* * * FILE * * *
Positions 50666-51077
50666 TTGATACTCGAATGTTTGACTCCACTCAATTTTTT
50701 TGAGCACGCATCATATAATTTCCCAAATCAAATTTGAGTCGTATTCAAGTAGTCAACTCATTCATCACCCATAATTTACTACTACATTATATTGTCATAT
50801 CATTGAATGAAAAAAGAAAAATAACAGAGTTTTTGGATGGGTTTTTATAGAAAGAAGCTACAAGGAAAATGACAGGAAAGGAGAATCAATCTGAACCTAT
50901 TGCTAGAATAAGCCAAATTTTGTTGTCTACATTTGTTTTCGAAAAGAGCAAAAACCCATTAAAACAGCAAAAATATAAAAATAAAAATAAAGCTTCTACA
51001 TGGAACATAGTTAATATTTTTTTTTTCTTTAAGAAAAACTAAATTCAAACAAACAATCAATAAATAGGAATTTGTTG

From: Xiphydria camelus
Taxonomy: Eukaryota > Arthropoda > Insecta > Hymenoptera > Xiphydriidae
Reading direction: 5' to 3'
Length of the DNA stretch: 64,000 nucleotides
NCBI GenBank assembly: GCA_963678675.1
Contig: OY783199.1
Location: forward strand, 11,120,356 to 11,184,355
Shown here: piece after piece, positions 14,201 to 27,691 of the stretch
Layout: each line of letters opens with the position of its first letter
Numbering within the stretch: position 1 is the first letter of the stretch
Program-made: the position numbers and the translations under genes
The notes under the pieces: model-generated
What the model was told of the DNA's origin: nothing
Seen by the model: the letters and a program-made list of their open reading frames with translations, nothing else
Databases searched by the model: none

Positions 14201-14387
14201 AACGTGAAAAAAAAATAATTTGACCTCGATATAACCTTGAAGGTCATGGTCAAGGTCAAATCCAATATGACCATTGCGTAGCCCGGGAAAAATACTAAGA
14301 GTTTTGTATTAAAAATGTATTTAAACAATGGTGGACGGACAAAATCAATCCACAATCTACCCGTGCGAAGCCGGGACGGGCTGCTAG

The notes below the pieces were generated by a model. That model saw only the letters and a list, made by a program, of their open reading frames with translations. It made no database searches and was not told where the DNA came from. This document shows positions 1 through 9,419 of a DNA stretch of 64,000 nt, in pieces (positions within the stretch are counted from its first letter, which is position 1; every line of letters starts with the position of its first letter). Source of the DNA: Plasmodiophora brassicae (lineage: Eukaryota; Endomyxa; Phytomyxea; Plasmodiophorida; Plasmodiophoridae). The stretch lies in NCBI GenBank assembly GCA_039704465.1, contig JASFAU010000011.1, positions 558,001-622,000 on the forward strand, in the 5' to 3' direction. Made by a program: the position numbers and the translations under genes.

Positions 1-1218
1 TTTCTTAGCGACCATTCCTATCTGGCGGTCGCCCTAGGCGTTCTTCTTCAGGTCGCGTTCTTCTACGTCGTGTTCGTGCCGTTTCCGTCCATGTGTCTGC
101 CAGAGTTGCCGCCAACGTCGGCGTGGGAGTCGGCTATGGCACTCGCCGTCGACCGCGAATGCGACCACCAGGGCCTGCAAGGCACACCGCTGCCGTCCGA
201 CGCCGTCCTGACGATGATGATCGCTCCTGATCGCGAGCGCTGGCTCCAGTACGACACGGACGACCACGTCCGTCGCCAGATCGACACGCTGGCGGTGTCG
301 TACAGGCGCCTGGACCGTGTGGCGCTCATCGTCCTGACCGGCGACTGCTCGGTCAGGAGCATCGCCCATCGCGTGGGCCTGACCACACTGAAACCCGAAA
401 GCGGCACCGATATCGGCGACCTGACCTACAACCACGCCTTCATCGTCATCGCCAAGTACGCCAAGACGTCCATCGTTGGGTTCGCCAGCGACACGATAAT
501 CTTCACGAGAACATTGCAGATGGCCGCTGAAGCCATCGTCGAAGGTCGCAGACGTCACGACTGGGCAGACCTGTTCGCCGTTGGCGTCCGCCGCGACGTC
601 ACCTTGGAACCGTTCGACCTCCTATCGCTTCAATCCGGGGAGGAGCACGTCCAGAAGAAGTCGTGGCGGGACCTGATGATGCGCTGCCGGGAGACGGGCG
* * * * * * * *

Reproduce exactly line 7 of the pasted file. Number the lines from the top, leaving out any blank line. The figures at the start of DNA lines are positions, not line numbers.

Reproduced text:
From: Xiphydria camelus